posted by greekphilosophy at 10:16 AM on August 15, 2009 [1 favorite]


Follow-up from the OP
Yes, I meant 'huggakissa', not leaping into bed with other people. I'm not in a good place emotionally right now, so hunting down other partners would be suboptimal and irresponsible. The awkwardness is that horny partner is voicing loudly their desire to come over to my place and screw me until the bed breaks ASAP (like as soon as they get back from the station, probably asking their parents to drop us both off at my dwelling), and I'm dealing with that flesh crawling feeling of not wanting them to touch me in that way ever again. Current patterns suggests that it'll be nigh on impossible to stop them from rushing over to my place as soon as they get back and trying to stay there for a week, short of being very blunt. Hell, past evidence says that they will basically try to force me into sex above and beyond any physical comfort on my part and unless I dump them mid-coitus, they will know something major is up. I'm trying to avoid a sore orifice or a hysterical person in my living space, as well as not leading them on with happy kisses in the airport.

And I'm being a big wuss about crying over how much I'll miss my shmoopy and how much this'll hurt them (there were good parts of the relationship) in between having panic attacks when they pop up online to tell me how loved I am because I just wish this was over. I freely admit I'm a big coward, since they nearly dumped me about a week earlier and I suggested we could work through things. We can't and I want to be responsible.
posted by jessamyn at 10:39 AM on August 15, 2009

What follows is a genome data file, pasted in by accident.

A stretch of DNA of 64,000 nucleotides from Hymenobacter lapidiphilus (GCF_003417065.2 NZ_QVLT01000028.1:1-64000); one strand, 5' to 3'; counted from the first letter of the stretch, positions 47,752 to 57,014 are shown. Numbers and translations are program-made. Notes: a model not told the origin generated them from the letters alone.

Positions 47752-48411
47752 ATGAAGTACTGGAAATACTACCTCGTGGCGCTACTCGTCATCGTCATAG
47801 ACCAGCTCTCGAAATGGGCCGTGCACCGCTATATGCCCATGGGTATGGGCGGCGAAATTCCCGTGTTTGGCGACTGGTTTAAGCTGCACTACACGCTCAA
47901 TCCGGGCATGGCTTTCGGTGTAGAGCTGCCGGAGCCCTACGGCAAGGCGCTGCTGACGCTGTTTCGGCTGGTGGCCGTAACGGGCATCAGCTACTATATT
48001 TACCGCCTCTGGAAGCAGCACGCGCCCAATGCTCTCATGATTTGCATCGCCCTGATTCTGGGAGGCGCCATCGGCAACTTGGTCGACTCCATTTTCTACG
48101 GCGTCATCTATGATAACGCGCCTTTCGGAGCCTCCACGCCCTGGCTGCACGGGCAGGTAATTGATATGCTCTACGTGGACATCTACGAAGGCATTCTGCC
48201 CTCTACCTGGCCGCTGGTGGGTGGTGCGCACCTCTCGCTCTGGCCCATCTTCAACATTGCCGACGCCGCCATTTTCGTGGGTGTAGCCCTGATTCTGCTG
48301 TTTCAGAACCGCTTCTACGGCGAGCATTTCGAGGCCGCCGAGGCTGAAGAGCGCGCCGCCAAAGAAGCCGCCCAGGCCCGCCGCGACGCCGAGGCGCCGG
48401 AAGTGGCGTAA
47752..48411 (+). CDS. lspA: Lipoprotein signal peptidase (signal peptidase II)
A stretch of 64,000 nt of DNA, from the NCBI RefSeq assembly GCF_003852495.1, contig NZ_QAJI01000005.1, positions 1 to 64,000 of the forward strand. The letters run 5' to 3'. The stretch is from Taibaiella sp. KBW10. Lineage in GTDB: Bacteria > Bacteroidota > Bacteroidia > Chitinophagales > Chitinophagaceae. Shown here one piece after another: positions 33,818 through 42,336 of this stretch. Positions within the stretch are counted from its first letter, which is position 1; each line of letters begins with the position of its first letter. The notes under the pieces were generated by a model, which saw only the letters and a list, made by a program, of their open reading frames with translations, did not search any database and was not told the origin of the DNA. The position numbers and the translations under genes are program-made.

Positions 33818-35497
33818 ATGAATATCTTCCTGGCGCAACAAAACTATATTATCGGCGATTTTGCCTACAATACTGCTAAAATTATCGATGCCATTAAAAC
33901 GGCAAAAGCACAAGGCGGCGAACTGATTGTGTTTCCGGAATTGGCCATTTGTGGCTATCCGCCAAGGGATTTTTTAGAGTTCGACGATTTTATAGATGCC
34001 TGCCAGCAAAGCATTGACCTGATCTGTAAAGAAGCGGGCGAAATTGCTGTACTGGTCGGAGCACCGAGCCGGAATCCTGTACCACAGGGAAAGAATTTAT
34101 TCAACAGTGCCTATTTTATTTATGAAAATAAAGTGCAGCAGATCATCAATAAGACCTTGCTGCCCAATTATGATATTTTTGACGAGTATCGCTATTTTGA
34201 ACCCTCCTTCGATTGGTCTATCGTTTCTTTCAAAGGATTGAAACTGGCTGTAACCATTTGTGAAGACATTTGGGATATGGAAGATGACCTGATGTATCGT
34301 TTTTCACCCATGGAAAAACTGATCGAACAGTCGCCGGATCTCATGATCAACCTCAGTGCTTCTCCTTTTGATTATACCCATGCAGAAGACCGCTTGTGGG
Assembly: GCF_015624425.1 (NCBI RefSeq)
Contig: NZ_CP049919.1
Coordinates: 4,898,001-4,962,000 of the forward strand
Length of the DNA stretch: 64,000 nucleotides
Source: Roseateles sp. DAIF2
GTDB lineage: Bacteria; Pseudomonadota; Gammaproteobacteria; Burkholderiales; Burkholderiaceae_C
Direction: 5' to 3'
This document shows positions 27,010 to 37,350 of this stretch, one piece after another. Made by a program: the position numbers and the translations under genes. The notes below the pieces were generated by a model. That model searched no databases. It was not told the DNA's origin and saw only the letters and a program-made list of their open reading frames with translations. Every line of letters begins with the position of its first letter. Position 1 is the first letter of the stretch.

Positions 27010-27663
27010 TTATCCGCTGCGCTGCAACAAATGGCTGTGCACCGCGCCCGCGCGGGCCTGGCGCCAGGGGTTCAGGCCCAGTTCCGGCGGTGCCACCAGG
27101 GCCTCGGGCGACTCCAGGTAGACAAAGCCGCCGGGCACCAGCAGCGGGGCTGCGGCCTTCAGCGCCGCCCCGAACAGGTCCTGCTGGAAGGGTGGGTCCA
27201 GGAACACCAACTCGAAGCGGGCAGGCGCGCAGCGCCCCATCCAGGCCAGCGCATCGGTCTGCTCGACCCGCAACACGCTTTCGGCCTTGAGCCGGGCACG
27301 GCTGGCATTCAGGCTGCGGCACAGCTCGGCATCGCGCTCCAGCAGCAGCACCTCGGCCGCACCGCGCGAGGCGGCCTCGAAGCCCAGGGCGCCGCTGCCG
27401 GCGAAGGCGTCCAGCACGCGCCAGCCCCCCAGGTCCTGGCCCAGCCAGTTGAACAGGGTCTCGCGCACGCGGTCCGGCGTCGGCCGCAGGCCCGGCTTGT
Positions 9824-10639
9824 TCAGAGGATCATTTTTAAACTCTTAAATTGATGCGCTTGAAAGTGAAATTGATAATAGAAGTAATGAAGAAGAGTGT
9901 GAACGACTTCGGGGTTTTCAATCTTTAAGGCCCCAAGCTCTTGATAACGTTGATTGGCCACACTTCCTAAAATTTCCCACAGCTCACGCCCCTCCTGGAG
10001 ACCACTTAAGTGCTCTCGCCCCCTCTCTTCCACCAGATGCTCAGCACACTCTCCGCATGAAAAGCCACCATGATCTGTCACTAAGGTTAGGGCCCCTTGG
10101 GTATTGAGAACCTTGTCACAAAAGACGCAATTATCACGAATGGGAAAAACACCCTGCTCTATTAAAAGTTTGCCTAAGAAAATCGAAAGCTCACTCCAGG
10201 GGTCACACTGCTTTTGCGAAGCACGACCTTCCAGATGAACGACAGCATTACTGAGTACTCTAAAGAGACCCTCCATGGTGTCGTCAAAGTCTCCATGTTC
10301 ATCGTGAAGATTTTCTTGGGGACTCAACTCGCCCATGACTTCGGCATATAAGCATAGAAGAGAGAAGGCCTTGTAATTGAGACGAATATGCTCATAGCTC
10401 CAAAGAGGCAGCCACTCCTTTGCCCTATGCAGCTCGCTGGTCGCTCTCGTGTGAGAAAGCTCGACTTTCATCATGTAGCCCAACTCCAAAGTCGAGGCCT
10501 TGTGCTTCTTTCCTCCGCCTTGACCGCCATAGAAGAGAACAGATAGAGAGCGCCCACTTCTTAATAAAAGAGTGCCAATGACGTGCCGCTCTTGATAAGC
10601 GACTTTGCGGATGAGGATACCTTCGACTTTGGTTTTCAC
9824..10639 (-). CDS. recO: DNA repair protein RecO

I broke up with someone once by e-mail, a few years ago. I still feel bad about it.

I had my reasons: the relationship was long-distance, and she was planning a trip to come see me, and I didn't want her to blow a few hundred dollars on plane tickets for a trip I didn't want her to take. I couldn't bring myself to even break up with her on the phone.

I'm glad I got out of that relationship -- but I knew even at the time that that was the Wrong Way to do it.
posted by madcaptenor at 11:02 AM on August 15, 2009


Current patterns suggests that it'll be nigh on impossible to stop them from rushing over to my place as soon as they get back and trying to stay there for a week, short of being very blunt.

Meet in a public place.
posted by PhoBWanKenobi at 11:05 AM on August 15, 2009


I don't know, how much of his time does he spend glued to the computer? If its more real than actual life to him/her, then I say go for it.
posted by shownomercy at 11:05 AM on August 15, 2009


If you have made up your mind and this is what you want, you can always begin to keep a distance emotionally between the two of you when you chat/talk. There is no reason you can't do it. In fact, since you have made up your mind, its cruel to lead him/her on. You could just say that you two need to talk about things when s/he gets back. Don't let him/her think anything physical is going to happen when they arrive by doing your part so that the "current patterns" also have your say in it, and perhaps a subtle indication of things to come. By being quiet now, you are making things difficult for both of you.
In short, you don't wait one week + mid-coitus to break-up. You distance yourself emotionally in the week, you wait till s/he gets back and then drop the bomb asap, in as courteous a manner as possible.
posted by xm at 11:10 AM on August 15, 2009 [1 favorite]


Drop the bomb in person. Public place. No soft things like beds and cushions around.
posted by xm at 11:12 AM on August 15, 2009


Good freakin' grief, why the hell is basic human decency so hard to come by?

You've spent multiple years with this person. Why on earth would you think that an EMAIL is the right thing, or even the better thing than face to face?

Just wow. I'll leave it at that because all of the things I want to say fall so far outside the bounds of what is appropriate on Ask.Mefi it's not even funny.
posted by FlamingBore at 11:31 AM on August 15, 2009


Current patterns suggests that it'll be nigh on impossible to stop them from rushing over to my place as soon as they get back and trying to stay there for a week, short of being very blunt.

"I haven't eaten all day. Can we stop somewhere and eat food and catch up?"